Laurel Saints’ Jose & Marcos arrive with a fanfare of their own arrangement & choosing. With incredible cover pop art created by Jess Krichelle (iconic multidisciplinary artist from Crescendo, UNBLOOM, etc), the aesthetic of “All Of Us” is already seen in the reclining figures posed around a trinity of exotic potted plants that invite you to enter the elusive wonder of what is truly one of the most gorgeous songs of the summer. Having cut their teeth with Craft Spells/Surf Club luminaries Justin Paul Vallesteros & Frankie Soto—Laurel Saints do not take the subject of pop sainthood lightly and embrace an inclusive & natural order that shines a light on where Jose & Marcos have been with some fascinating indications about where their headed. Working to perfect the perfect arrangement of keyboard to guitar relationships & ratios; “All Of Us” is a beckoning call for all to attend a table of timeless friendship & kinship among artists sharing & comparing notes & techniques that ultimately build & lift one another up as one massive transcendent group. Laurel Saints embody the ethereal paths of infinity that will remind you why you fell in love with pop music to begin with. “All Of Us” is the ultimate ballad of the band that balances inward woes & fears with a shared state of collective consciousness that extends open arms that reaches out to fellow fans & artists with an overwhelming intuitive & psychic sense that we’re all not alone. Laurel Saints have arrived to save our souls. Right after the following debut, we caught up with Jose Medina to talk about their new big anticipated single in a candid interview featured after the jump.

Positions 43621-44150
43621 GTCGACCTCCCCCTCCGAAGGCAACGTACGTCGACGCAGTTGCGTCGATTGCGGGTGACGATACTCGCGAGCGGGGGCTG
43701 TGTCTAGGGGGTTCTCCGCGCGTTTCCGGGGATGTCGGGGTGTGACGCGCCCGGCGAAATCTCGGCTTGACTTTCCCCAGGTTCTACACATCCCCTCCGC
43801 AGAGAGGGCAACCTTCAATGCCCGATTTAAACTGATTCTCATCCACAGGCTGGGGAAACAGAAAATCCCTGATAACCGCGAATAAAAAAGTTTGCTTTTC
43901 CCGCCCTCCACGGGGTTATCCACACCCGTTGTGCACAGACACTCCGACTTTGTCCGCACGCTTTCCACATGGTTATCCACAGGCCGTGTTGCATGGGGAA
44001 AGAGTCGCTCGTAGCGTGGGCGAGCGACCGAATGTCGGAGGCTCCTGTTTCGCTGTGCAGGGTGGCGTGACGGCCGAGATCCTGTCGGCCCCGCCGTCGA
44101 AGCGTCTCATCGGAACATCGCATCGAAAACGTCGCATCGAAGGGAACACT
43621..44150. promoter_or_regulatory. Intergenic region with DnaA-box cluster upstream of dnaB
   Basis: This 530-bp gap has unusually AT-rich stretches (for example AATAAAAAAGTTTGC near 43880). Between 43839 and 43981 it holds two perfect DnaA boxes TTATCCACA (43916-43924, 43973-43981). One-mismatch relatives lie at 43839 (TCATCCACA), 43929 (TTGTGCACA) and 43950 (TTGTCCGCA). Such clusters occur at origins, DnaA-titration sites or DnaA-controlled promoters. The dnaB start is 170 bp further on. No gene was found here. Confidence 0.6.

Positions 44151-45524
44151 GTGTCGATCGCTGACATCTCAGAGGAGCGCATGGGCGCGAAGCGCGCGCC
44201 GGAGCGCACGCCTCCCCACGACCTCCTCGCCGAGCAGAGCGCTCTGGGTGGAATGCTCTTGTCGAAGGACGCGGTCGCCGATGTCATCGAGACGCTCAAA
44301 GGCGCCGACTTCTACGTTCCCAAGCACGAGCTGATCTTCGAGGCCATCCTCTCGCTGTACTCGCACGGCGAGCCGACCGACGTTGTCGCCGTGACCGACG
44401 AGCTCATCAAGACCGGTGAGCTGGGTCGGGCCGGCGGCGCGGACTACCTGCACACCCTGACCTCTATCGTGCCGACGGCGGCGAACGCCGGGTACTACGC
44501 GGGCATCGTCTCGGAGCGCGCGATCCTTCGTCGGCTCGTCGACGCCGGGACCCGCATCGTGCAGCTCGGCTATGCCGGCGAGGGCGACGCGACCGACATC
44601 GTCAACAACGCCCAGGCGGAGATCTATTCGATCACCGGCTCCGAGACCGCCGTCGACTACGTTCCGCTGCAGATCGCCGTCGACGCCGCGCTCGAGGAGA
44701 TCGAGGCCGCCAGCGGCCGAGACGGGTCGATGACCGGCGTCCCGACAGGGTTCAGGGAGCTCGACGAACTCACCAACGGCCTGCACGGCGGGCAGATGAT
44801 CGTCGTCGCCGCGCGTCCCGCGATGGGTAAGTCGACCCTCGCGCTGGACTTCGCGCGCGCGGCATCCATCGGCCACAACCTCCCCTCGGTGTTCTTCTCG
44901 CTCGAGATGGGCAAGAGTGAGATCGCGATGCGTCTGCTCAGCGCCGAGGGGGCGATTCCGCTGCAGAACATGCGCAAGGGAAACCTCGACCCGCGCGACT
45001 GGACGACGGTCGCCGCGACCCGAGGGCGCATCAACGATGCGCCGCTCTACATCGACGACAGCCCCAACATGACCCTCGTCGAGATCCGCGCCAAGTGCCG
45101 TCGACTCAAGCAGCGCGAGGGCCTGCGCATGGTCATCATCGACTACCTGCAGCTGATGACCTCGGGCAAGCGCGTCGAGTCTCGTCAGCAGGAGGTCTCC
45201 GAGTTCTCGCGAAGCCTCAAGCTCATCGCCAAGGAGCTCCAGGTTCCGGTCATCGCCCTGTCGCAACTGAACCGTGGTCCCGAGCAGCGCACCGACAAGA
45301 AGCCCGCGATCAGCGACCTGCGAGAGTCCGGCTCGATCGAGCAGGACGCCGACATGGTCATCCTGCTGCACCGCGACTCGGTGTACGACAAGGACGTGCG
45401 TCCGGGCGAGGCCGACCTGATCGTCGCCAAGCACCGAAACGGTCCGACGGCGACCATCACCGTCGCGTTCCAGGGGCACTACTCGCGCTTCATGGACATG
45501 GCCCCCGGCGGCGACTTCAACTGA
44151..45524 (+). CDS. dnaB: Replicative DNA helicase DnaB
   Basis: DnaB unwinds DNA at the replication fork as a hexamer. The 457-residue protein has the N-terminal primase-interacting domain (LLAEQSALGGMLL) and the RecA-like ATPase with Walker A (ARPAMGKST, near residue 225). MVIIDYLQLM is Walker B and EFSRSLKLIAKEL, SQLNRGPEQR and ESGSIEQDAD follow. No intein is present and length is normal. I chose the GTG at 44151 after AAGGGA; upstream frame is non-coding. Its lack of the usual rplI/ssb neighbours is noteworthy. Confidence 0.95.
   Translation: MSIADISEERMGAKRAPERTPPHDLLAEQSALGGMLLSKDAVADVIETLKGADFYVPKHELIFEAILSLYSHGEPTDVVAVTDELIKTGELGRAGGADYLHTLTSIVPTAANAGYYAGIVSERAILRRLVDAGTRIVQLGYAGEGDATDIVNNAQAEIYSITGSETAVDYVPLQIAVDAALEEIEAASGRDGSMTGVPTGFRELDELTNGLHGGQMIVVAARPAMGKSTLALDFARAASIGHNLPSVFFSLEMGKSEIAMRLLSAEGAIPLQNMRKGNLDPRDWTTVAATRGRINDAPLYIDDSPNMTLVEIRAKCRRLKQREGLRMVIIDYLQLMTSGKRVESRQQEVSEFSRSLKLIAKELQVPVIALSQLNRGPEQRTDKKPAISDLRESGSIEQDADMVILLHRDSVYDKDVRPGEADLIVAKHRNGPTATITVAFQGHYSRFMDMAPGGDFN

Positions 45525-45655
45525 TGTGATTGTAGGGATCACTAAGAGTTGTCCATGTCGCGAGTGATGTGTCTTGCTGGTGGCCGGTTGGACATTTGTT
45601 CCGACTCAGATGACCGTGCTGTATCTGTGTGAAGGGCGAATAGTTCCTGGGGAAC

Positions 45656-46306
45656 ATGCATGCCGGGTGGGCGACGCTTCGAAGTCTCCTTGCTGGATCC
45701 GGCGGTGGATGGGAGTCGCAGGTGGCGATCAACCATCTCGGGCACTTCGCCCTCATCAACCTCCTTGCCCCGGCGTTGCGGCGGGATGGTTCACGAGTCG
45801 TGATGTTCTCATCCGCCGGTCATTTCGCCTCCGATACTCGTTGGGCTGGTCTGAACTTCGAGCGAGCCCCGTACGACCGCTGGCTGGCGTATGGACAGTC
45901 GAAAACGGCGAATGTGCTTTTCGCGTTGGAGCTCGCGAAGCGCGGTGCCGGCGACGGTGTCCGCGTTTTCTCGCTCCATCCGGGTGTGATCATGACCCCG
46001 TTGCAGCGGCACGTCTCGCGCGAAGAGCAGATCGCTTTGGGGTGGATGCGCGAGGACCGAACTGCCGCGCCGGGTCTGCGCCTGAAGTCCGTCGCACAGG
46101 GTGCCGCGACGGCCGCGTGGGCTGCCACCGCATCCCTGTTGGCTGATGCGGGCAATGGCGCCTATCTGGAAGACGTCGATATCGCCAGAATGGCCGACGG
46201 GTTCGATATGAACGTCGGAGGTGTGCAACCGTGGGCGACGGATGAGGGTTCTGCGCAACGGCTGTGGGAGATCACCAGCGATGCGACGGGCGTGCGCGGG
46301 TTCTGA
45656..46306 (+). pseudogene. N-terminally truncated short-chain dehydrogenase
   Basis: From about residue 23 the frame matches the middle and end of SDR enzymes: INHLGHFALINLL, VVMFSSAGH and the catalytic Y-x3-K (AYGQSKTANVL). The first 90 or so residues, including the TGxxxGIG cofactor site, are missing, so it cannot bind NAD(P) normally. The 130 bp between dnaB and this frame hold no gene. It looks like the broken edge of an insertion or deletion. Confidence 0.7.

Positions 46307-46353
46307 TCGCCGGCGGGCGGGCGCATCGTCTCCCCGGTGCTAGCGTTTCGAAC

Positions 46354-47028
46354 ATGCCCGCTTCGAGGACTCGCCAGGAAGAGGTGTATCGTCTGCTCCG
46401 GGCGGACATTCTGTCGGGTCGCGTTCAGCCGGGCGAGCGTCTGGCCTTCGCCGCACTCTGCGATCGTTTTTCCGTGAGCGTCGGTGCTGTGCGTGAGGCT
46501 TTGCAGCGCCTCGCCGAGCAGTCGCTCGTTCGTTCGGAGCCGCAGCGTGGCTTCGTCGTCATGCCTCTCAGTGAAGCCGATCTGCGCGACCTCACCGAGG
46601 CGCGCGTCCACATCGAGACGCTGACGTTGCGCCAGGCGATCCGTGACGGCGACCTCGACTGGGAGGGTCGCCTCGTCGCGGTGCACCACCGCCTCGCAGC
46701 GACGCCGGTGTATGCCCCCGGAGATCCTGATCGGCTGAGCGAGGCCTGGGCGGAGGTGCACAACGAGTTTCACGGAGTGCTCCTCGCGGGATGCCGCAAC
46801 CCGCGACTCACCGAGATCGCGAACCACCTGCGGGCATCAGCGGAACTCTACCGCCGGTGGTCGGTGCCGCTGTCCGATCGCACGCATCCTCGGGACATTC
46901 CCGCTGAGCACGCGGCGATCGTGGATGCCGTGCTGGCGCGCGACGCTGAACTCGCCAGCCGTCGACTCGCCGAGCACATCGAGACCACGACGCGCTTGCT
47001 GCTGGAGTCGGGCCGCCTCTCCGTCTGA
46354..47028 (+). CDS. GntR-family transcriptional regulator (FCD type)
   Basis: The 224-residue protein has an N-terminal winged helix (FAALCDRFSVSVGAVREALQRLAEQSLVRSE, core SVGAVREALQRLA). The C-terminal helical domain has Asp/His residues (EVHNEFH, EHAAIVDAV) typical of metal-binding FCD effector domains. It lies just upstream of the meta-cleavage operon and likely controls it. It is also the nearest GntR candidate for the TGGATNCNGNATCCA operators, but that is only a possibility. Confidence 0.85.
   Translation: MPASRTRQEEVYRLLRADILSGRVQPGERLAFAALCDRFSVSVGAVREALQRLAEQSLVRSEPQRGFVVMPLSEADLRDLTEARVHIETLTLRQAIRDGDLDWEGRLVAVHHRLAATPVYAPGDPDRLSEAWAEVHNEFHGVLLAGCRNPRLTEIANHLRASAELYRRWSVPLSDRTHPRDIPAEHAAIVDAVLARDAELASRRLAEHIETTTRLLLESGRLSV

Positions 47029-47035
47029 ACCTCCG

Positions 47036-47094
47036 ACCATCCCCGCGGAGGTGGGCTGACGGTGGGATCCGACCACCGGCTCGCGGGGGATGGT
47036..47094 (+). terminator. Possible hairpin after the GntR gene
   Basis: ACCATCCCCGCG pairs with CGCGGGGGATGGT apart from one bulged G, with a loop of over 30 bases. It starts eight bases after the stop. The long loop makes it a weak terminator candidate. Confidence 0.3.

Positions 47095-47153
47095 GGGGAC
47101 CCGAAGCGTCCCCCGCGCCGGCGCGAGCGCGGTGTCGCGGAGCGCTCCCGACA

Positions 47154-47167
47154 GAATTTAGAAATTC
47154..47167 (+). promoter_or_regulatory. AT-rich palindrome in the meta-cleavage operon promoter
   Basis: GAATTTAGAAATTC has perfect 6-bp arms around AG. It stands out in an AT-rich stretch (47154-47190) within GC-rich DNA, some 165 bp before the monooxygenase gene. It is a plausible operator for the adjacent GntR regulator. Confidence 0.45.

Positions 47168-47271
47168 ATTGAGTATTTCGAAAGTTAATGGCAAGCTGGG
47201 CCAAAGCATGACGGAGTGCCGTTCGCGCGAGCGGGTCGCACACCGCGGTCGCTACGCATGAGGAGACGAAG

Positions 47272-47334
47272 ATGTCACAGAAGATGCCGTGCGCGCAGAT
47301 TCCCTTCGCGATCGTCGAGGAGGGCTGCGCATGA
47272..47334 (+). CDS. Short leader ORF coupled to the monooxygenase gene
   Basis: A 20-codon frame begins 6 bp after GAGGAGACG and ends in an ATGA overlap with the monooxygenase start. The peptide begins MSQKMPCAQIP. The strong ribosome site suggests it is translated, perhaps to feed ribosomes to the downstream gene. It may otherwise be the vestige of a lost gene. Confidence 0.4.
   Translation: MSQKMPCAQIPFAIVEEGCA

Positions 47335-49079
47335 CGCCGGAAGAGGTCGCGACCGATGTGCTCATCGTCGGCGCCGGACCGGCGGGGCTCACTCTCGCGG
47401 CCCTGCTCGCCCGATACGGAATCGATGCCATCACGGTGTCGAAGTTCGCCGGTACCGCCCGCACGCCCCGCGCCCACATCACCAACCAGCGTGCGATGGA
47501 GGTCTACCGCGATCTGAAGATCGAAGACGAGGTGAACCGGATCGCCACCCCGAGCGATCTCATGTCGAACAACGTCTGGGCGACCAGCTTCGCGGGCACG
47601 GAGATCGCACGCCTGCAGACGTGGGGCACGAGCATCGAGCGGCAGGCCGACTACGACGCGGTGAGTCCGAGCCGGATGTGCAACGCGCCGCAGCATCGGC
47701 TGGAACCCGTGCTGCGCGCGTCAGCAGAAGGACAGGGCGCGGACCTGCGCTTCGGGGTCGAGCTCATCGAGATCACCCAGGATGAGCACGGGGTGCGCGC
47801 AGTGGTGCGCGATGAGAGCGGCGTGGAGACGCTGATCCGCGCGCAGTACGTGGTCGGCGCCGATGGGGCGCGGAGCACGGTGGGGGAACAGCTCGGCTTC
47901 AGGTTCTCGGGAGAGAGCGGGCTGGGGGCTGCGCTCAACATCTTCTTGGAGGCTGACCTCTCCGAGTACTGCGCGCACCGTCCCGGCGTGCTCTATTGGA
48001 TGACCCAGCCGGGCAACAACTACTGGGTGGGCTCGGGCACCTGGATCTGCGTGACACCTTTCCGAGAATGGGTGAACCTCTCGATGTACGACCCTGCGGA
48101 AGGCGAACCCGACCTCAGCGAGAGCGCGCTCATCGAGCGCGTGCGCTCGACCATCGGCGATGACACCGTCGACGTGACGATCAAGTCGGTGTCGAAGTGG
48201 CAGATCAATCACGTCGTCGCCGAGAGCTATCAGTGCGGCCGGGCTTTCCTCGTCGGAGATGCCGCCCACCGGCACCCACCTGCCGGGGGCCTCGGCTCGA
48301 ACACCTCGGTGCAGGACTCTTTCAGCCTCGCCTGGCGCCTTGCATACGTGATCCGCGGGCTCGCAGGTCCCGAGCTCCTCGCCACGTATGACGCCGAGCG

Jose, I remember last New Year’s eve you were super excited to share demos of what would ultimately become Laurel Saints. Describe the origins of how you and Marcos first began this new musical outfit.

Well, we sort of have always shared ideas for songs since playing in Surf Club that were slightly distanced from that projects core. Back in 2015 I was living in Berkeley finishing up school, and Marcos was in Santa Cruz, so we both ended up with separate rosters of material that we wanted to stitch together at some point. Eventually, Marcos decided to come up to Oakland and we immediately began trying to make some sense of this new outfit.